Australian Biological Resources Study

Australian Faunal Directory


Regional Maps


Compiler and date details

P. Kott, Queensland Museum, Brisbane, Queensland, Australia


The Ascidiacea, the largest class of the Tunicata, are fixed, filter feeding organisms found in most marine habitats from intertidal to hadal depths. The class contains two orders, the Enterogona in which the atrial cavity (atrium) develops from paired dorsal invaginations, and the Pleurogona in which it develops from a single median invagination. These ordinal characters are not present in adult organisms. Accordingly, the subordinal groupings, Aplousobranchia and Phlebobranchia (Enterogona) and Stolidobranchia (Pleurogona), are of more practical use at the higher taxon level.

In the earliest classification (Savigny 1816; Milne-Edwards 1841) ascidians-including the known salps, doliolids and later (Huxley 1851), appendicularians-were subdivided according to their social organisation, namely, solitary and colonial forms, the latter with zooids either embedded (compound) or joined by basal stolons (social). Recognising the anomalies this classification created, Lahille (1886) used the branchial sacs to divide the group (now known as Tunicata) into three orders: Aplousobranchia (pharynx lacking both internal longitudinal vessels and folds), Phlebobranchia (pharynx with internal longitudinal vessels but lacking folds), and Stolidobranchia (pharynx with both internal longitudinal vessels and folds). Subsequently, with thaliaceans and appendicularians in their own separate classes, Lahille's suborders came to refer only to the Class Ascidiacea, and his definitions were amplified by consideration of the position of the gut and gonads relative to the branchial sac (Harant 1929).

Kott (1969) recognised that the position of the gut and gonads are linked with the condition and function of the epicardium. These are significant characters and are informative of phylogenetic relationships. However, although generally conforming with Lahille's orders, the new phylogeny cannot be reconciled with a too rigid adherence to his definitions based solely on the branchial sac. Definitions of Lahille's taxa have been adjusted to confer the flexibility needed to accommodate the various evolutionary trends evident in this diverse group of animals. The presence of uninterrupted longitudinal branchial vessels in Ciona and some diazonids indicates a relationship with Phlebobranchia but is not the only indicator of affinity at subordinal rank. Rather, internal longitudinal branchial vessels are primitive, occurring in all suborders. They tend to be reduced in numbers with size reduction and simplification and are lost altogether in Aplousobranchia, in which evolution is dominated by replication, size reduction and simplification (Kott 1990a).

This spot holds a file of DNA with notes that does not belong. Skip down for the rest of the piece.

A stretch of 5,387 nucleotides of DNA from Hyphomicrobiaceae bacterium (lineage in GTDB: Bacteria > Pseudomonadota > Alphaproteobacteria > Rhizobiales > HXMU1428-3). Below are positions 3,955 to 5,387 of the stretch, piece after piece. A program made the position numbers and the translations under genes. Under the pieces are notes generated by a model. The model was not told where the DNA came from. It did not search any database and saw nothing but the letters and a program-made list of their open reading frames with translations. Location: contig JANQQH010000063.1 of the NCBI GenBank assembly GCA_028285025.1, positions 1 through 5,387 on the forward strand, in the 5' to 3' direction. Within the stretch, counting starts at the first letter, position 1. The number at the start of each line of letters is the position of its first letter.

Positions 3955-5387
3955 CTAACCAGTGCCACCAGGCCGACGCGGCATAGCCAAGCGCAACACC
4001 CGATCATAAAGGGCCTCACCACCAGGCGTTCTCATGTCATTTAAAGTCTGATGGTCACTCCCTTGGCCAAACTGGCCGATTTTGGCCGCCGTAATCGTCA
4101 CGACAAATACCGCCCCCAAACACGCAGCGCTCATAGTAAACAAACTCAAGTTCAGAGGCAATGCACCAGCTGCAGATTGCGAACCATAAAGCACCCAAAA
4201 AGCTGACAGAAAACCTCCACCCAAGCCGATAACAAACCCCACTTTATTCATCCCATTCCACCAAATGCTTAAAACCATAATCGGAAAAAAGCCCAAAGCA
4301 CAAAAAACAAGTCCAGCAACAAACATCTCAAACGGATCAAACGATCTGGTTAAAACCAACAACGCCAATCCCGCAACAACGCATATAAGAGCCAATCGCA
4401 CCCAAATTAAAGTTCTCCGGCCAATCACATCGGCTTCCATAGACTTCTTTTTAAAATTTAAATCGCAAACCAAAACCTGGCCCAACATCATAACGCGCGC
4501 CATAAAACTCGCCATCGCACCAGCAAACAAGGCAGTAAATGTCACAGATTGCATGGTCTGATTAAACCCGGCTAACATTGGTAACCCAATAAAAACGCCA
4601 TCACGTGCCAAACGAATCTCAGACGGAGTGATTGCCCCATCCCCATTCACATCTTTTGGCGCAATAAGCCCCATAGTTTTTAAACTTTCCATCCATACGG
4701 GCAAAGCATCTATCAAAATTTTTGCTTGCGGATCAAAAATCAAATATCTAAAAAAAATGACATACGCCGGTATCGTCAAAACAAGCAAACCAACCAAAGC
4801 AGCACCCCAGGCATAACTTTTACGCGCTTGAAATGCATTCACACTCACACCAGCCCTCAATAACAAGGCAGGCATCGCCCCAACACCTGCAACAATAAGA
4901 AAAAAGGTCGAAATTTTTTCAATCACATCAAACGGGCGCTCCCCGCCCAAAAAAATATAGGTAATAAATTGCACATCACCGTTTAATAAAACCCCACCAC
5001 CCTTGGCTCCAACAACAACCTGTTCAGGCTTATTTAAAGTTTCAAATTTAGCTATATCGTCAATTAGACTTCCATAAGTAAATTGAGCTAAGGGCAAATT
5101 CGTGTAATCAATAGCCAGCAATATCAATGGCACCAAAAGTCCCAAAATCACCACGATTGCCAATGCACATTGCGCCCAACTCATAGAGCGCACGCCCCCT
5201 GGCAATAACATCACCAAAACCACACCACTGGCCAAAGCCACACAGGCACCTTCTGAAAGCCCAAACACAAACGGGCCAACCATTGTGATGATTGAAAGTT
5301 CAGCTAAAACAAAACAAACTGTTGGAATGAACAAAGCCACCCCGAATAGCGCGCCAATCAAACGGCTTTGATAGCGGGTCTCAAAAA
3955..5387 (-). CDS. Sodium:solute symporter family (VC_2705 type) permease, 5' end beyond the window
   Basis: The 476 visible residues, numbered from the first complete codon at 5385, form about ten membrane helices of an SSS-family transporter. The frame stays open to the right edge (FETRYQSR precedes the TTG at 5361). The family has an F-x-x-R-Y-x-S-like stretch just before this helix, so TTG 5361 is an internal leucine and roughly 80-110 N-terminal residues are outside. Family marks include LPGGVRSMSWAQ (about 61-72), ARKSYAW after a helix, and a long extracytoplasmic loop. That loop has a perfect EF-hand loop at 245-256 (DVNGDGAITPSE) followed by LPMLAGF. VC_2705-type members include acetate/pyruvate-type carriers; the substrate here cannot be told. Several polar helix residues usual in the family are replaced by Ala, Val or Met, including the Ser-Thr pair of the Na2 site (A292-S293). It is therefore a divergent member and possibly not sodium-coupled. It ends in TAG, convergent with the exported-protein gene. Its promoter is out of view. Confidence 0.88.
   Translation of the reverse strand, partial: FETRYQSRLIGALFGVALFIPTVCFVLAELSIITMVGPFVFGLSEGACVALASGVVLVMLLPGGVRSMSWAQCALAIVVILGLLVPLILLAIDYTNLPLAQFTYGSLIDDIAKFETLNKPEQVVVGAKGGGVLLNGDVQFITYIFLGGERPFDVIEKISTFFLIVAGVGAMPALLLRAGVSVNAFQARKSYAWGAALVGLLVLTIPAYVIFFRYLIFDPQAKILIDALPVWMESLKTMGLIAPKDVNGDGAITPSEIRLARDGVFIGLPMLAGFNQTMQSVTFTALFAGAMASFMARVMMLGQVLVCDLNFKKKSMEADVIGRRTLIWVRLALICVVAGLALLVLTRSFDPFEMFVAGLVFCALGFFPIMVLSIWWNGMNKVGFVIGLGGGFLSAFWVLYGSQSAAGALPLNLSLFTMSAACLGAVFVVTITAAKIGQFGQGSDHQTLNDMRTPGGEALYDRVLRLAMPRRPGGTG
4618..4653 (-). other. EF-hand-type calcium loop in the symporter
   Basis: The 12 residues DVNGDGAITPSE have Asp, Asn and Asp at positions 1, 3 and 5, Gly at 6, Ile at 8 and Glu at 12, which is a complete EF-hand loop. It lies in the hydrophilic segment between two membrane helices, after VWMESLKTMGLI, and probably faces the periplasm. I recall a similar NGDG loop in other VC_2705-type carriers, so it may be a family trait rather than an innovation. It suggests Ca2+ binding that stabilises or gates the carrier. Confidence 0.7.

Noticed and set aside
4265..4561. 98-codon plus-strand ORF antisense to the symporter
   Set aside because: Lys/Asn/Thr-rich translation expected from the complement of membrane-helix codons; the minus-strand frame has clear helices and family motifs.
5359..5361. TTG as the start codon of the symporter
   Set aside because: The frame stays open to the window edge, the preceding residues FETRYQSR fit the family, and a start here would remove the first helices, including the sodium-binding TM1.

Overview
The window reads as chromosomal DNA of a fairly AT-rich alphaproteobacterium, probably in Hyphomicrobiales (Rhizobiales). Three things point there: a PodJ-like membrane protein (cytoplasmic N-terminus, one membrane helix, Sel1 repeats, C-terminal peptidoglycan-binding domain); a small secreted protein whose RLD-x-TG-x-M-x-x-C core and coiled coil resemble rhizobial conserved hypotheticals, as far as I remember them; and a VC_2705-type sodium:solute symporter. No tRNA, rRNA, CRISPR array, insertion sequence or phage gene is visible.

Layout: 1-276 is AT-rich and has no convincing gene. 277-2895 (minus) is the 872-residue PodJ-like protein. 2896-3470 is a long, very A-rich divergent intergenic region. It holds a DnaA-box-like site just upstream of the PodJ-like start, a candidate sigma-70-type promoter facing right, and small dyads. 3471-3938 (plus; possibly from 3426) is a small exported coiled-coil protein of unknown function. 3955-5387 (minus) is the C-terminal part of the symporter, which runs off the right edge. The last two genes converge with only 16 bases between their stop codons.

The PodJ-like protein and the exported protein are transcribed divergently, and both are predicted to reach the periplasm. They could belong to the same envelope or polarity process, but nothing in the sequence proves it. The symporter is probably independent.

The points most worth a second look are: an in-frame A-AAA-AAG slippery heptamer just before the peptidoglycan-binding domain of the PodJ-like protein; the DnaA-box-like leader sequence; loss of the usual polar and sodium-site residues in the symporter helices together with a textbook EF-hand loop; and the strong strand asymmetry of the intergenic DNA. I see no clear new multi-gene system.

Ascidians have evolved in two major lines, one (Aplousobranchia) primarily associated with replication and the development of colonial systems, progressive size reduction and simplification of zooids, increasing colony organisation and the relatively small ovaries associated with internal fertilisation and viviparity. In the other line (Phlebobranchia and Stolidobranchia) evolution generally is associated with growth of the individual (rather than development of colonies), sophistication of various organs which enhance the efficiency of solitary individuals (including digestive glands) and the large ovaries associated with external fertilisation and oviparity. Occasionally replication and a colonial habit also occur in certain families in the latter two suborders, and when this occurs, the adaptive changes (including size reduction of zooids, development of colonial systems, internal fertilisation and viviparity) parallel the changes associated with colony development in Aplousobranchia. In the most highly organised colonies (in Stolidobranchia as well as Aplousobranchia), the replicate zooids are entirely embedded in common test material and their excurrent apertures open into large internal cloacal spaces (canals and cavities). In less well organised colonial species (in all suborders), the excurrent apertures open directly to the exterior (as they do in solitary forms). In less well developed colonies in all suborders, zooids are only partially embedded or they are separate and connected only by basal stolons.